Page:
This project seeks to help better indentify orthologous genes as well as indentify how much variation exists in NUE targets in wheat.
Optimizing biological nitrogen (N) use is pivotal to maximizing crop yields and ameliorating the adverse environmental impacts of excess agricultural N application. Most cereal crops only take up about 50% of the applied N (Robertson, 1997). The other 50% of applied nitrogen is lost either to soil microbes, leeched from the soil during rains or chemically lost to the environment. New opportunities exist to provide gains in efficiency via the translation of basic research into application in crop species. With the advent of the wheat genome the opportunity now exist to indentify novel targets for breeding of N efficient crops in the most import UK crop species. However to translate our understandings of genes involved comparison of more distant plant species to the original model species is increasing difficult as little experimental evidence exists to help identify orthologous genes other than sequence alone. In wheat the problem is further complicated as polyploidy triples the potential targets one could study for nitrogen use efficiency.
The proposal seeks to help better indentify orthologous genes as well as indentify how much variation exists in NUE targets in wheat. We are proposing to collect RNA Seq data on the eight parents of a widely distributed and publically available mapping population (MAGIC elite) to add experimental evidence to help build connections between current knowledge in model species and wheat. We will grow these eight lines under both sufficient N and low N conditions to add further evidence of the effect N has on expression and better predict orthologs.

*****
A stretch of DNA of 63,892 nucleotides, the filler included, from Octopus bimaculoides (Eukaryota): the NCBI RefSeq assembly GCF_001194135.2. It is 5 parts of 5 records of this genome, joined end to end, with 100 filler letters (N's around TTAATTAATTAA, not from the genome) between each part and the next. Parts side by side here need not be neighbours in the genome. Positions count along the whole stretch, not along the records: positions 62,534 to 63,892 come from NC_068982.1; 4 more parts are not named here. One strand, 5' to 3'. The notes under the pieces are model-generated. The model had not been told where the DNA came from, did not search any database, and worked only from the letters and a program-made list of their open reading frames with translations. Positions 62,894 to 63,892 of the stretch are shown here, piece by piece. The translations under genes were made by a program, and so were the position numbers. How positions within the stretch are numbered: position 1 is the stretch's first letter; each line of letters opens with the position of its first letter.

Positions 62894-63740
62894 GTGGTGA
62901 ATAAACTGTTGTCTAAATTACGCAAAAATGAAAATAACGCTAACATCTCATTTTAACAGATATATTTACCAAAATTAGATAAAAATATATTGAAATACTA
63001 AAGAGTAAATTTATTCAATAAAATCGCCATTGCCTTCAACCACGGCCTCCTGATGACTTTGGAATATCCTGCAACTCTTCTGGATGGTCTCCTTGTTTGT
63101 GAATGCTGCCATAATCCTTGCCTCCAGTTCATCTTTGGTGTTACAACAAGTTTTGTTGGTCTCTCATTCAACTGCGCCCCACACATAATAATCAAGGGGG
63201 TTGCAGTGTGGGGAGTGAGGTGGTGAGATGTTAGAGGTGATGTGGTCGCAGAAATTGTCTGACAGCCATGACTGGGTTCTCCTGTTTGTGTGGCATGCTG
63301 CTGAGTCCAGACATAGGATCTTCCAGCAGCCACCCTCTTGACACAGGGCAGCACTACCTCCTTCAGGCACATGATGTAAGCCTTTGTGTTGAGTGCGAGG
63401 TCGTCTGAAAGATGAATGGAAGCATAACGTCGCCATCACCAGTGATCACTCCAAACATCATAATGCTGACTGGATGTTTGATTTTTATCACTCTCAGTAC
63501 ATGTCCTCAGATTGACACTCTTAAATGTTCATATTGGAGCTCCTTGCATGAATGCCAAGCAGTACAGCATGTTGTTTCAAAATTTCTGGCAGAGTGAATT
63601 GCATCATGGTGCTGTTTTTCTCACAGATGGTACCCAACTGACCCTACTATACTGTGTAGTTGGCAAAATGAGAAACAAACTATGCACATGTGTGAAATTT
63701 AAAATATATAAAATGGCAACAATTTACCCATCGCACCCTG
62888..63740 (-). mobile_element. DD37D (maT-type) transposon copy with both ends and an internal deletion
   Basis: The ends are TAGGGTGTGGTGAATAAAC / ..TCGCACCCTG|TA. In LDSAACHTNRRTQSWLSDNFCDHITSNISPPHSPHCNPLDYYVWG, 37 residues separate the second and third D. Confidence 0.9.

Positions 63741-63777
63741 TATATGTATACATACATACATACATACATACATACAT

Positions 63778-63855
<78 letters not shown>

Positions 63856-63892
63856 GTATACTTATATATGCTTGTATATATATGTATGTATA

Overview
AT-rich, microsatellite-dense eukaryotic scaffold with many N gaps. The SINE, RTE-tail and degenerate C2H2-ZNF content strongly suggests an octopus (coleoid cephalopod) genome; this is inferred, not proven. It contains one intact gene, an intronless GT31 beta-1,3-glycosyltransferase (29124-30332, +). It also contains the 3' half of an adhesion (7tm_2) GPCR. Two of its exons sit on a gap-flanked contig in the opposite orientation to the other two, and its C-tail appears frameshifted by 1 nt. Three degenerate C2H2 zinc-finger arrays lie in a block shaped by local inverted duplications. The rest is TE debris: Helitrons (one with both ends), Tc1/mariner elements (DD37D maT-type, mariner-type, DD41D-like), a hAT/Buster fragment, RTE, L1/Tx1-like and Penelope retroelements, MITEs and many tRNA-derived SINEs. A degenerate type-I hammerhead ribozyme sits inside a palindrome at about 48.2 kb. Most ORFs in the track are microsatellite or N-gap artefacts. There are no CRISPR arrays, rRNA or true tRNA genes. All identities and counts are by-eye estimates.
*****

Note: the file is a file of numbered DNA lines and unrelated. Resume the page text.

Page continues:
Dr Matthew Milner,
Postdoctoral researcher, National Institute of Agricultural Botany (NIAB), Cambridge
Dr Mariana Fazenda,
Innovation and Enterprise Project Officer, Department of Plant Sciences, University of Cambridge
Prof Mario Caccamo,
Head of Crop Bioinformatics, NIAB, Cambridge
Dr Dan Swan,
Lead of Platforms and Pipelines group, Earlham Institute, Norwich